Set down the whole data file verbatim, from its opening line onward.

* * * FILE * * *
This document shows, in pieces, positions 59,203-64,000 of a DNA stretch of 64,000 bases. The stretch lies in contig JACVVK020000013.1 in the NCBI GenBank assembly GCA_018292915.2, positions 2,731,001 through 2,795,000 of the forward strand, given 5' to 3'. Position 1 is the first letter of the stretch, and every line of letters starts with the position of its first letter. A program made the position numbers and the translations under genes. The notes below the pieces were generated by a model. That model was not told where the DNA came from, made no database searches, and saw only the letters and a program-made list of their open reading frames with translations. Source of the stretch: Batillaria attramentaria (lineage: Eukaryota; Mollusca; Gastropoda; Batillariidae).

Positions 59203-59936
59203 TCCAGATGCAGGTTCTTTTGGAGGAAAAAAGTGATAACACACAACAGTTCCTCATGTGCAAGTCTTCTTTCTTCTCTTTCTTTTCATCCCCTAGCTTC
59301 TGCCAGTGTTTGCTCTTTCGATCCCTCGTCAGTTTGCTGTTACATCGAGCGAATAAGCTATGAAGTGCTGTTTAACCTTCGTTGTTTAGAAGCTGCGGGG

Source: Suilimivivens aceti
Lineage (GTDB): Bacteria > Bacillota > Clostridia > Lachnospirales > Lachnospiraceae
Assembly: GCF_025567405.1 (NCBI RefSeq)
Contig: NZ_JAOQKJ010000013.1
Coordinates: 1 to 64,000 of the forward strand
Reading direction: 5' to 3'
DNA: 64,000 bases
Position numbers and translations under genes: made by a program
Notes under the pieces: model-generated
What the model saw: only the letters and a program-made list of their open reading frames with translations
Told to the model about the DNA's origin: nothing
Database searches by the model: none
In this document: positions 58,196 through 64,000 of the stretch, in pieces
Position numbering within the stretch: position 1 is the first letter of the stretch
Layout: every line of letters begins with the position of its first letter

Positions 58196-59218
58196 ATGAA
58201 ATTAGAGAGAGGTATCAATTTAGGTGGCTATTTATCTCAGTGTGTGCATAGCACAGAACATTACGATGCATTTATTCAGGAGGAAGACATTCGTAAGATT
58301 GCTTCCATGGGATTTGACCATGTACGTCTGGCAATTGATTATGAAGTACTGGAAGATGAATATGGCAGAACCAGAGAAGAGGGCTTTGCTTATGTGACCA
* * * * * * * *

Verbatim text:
This document shows, in pieces, positions 59,203-64,000 of a DNA stretch of 64,000 bases. The stretch lies in contig JACVVK020000013.1 in the NCBI GenBank assembly GCA_018292915.2, positions 2,731,001 through 2,795,000 of the forward strand, given 5' to 3'. Position 1 is the first letter of the stretch, and every line of letters starts with the position of its first letter. A program made the position numbers and the translations under genes. The notes below the pieces were generated by a model. That model was not told where the DNA came from, made no database searches, and saw only the letters and a program-made list of their open reading frames with translations. Source of the stretch: Batillaria attramentaria (lineage: Eukaryota; Mollusca; Gastropoda; Batillariidae).

Positions 59203-59936
59203 TCCAGATGCAGGTTCTTTTGGAGGAAAAAAGTGATAACACACAACAGTTCCTCATGTGCAAGTCTTCTTTCTTCTCTTTCTTTTCATCCCCTAGCTTC
59301 TGCCAGTGTTTGCTCTTTCGATCCCTCGTCAGTTTGCTGTTACATCGAGCGAATAAGCTATGAAGTGCTGTTTAACCTTCGTTGTTTAGAAGCTGCGGGG

Source: Suilimivivens aceti
Lineage (GTDB): Bacteria > Bacillota > Clostridia > Lachnospirales > Lachnospiraceae
Assembly: GCF_025567405.1 (NCBI RefSeq)
Contig: NZ_JAOQKJ010000013.1
Coordinates: 1 to 64,000 of the forward strand
Reading direction: 5' to 3'
DNA: 64,000 bases
Position numbers and translations under genes: made by a program
Notes under the pieces: model-generated
What the model saw: only the letters and a program-made list of their open reading frames with translations
Told to the model about the DNA's origin: nothing
Database searches by the model: none
In this document: positions 58,196 through 64,000 of the stretch, in pieces
Position numbering within the stretch: position 1 is the first letter of the stretch
Layout: every line of letters begins with the position of its first letter

Positions 58196-59218
58196 ATGAA
58201 ATTAGAGAGAGGTATCAATTTAGGTGGCTATTTATCTCAGTGTGTGCATAGCACAGAACATTACGATGCATTTATTCAGGAGGAAGACATTCGTAAGATT
58301 GCTTCCATGGGATTTGACCATGTACGTCTGGCAATTGATTATGAAGTACTGGAAGATGAATATGGCAGAACCAGAGAAGAGGGCTTTGCTTATGTGACCA